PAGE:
Virus 'peaked' in China but could trigger global pandemic: WHO
WHO chief Tedros Adhanom Ghebreyesus said the peak in China occurred between January 23 and February 2 and the number of new cases there "has been declining steadily since then".
"This virus can be contained," he told reporters in Geneva, praising China for helping to prevent an even bigger spread of the disease through unprecedented lockdowns and quarantines in or near the outbreak's epicentre.
An acceleration of cases in other parts of the world has prompted similar drastic measures. Italy has locked down 11 towns and South Korea ordered the entire 2.5 million residents of the city of Daegu to remain indoors.
It also caused falls of more than three-percent in several European stock markets—with Milan plunging 5.4 percent—and a boost for safe-haven gold amid fears the epidemic could hit a global economic recovery.
The spread of the disease—officially known as COVID-19—continued unabated with Afghanistan, Bahrain, Iraq, Kuwait and Oman announcing their first cases on Monday.
China also continued its preventive measures against the virus, on Monday postponing its agenda-setting annual parliament meeting for the first time since the Cultural Revolution in the 1960s.
In Iran, the death toll climbed on Monday by four to 12—the highest number for any country outside China.
But there were concerns the situation might be worse than officially acknowledged. The semi-official ILNA news agency quoted one local lawmaker in hard-hit Qom—a religious centre—who said 50 people had died there.
The Iranian government denied the report, and pledged transparency.
Even so, authorities have only reported 64 infections in Iran, an unusually small number that would mean an extremely high mortality rate.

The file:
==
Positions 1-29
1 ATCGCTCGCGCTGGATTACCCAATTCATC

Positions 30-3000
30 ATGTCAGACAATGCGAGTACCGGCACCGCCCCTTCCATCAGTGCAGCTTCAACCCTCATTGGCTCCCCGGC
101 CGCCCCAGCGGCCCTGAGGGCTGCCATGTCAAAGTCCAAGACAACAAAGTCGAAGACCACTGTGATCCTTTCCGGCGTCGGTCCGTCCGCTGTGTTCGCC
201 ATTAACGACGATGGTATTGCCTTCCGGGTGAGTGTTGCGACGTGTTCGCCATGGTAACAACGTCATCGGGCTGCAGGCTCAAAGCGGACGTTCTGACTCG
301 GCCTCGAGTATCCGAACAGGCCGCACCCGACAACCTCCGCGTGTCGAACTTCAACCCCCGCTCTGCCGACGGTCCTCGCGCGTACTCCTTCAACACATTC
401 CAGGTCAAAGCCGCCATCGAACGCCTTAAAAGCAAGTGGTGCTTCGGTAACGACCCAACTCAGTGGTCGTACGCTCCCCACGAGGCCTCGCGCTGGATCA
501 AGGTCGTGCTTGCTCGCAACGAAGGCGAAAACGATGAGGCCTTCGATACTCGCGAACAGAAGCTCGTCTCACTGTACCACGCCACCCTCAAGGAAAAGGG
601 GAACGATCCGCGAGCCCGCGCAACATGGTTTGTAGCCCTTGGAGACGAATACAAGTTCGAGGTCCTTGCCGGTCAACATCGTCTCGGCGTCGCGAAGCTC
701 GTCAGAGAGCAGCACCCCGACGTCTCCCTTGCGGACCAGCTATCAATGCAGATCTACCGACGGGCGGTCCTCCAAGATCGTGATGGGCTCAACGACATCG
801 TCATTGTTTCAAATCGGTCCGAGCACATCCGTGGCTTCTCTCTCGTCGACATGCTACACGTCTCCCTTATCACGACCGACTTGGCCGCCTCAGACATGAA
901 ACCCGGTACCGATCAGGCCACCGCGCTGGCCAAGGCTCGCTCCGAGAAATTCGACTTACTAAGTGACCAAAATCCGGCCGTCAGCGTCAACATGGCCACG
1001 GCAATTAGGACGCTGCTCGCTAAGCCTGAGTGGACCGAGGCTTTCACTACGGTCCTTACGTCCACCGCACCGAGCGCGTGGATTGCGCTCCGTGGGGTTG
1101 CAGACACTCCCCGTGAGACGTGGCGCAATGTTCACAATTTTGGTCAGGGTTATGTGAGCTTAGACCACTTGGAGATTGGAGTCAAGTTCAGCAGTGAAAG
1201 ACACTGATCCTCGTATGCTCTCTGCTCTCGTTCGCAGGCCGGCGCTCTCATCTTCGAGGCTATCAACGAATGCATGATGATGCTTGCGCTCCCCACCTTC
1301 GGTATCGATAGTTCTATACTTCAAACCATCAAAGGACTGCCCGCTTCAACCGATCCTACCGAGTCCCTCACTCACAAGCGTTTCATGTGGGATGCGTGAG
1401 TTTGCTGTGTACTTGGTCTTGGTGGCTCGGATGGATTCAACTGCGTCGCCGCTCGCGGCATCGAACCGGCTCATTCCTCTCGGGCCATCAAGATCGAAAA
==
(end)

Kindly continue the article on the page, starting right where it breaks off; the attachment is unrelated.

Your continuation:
In China, 2,592 people have died out of 77,000 infections.
Michael Ryan, head of WHO's health emergencies programme, said a team from the UN agency would be arriving in Iran on Tuesday.
But he cautioned against drawing any conclusions about the mortality rate. Iran "may only be detecting severe cases" because the epidemic was still at an early stage, he said.
"We need to understand the exact dynamics of what has happened in Iran, but clearly there have been gatherings for religious festivals, and then people coming and then moving afterwards," he said.
Avoid 'public panic'
South Korea has also seen a rapid rise in infections since a cluster sprouted in a religious sect in Daegu last week.
South Korea reported more than 200 infections and two more deaths on Monday, bringing the total cases to more than 830—by far the most outside China.
Eight people have died from the virus there, and President Moon Jae-in over the weekend raised the country's virus alert to the highest "red" level.
As part of the containment efforts, school holidays were extended nationally while the 2.5 million people of Daegu were told to remain indoors.
Authorities in Hong Kong announced that from Tuesday it would not allow arrivals from South Korea other than returning residents.
Mongolia earlier announced it would not allow flights from South Korea to land.
Speaking in Geneva, South Korean Foreign Minister Kang Kyung-hwa warned governments against "taking action that would fan public panic".
"I am deeply concerned at incidents of xenophobia and hatred, discriminatory immigration controls and arbitrary repatriation," she said.
Football, fashion curbed
Fears were also growing in Europe, with Italy reporting four more deaths Monday, bringing the total to seven.
More than 200 people have been infected there, and several Serie A football games were postponed over the weekend.
The famed Venice Carnival was also cut short, and some Milan Fashion Week runway shows were cancelled.
More than 50,000 people in about a dozen northern Italian towns have been told to stay home, and police set up checkpoints to enforce a blockade.
Prime Minister Giuseppe Conte has said that residents could face weeks of lockdown.
The virus is taking an increasingly heavy toll on the global economy, with many factories in China closed or subdued due to the quarantines.
The International Monetary Fund warned Sunday that the epidemic was putting a "fragile" global economic recovery at risk, while the White House said the shutdowns in China will have an impact on the United States.
Bruce Aylward, leader of an international mission of experts, said it was time for China to start lifting some of the restrictions.
"Obviously they want to get society back to a more normal semblance of what probably is the new normal, because this virus may be around... for months," Aylward said.
© 2020 AFP